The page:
Biggest spy swap since Cold War
Ten Russian agents who infiltrated suburban America and acted as spies have been put on a plane to Moscow.
The spies left New York for Moscow hours after pleading guilty to conspiracy in a Manhattan court and being sentenced to time served and deported, said a law enforcement official. They are being exchanged for four people convicted of betraying Moscow to the West in the biggest spy swap since the Cold War.
The swap carries significant consequences for efforts between Washington
The defendants were captured last week in homes across the north east of the US. They were accused of embedding themselves in ordinary American life while leading double lives, complete with false passports, secret code words, fake names, invisible ink and encrypted radio. One spy worked for an accounting firm, another was an estate agent and another a columnist for a Spanish-language newspaper.
US attorney general Eric Holder said on Friday night the "extraordinary" case took years of work "and the agreement we reached today provides a successful resolution for the United States and its interests".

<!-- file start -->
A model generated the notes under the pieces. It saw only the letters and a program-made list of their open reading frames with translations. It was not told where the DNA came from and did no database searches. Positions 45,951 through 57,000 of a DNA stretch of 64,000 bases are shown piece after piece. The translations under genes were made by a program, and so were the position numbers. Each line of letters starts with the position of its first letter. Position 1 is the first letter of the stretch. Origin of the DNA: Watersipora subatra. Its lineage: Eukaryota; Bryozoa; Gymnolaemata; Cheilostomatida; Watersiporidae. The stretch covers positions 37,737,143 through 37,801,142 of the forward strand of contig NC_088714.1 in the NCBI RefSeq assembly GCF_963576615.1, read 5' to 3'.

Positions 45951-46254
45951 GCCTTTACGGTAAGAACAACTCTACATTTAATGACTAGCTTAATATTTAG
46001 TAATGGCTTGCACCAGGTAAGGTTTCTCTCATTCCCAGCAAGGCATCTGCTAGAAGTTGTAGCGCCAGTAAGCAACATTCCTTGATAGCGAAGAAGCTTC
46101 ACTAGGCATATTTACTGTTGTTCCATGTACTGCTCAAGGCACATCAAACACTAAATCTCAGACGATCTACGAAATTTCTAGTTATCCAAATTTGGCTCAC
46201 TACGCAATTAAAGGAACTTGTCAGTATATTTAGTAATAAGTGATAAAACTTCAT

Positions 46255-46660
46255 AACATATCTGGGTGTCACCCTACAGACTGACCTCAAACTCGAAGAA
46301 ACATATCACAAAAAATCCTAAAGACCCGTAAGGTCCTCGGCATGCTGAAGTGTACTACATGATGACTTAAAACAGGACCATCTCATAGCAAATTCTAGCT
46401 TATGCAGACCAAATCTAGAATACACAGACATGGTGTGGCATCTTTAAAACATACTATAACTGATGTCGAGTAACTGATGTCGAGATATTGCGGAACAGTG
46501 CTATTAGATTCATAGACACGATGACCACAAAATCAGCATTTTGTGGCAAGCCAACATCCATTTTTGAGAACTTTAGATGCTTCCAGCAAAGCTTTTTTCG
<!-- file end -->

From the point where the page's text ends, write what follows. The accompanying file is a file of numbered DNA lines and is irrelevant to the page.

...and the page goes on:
White House chief of staff Rahm Emanuel said President Barack Obama was aware of the investigation, the decision to go forward with the arrests and the spy swap with Russia. But whether the agents provided Russia with valuable secret information is questionable.
"None of the people involved from my understanding provided any information that couldn't be obtained on the internet," defendant Anna Chapman's lawyer, Robert Baum, said.
In Russia, the Kremlin said President Dmitry Medvedev signed a decree pardoning four convicted foreign spies so that they could be exchanged for the 10 US defendants.
They are Russian citizens Alexander Zaporozhsky, Gennady Vasilenko, Sergei Skripal and Igor Sutyaginso. Sutyagin, an arms analyst, was reportedly plucked from a Moscow prison and put on a plane to Vienna. Skripal is a former colonel in the Russian military intelligence, and Zaporozhsky a former colonel in the Russian Foreign Intelligence Service.| Article source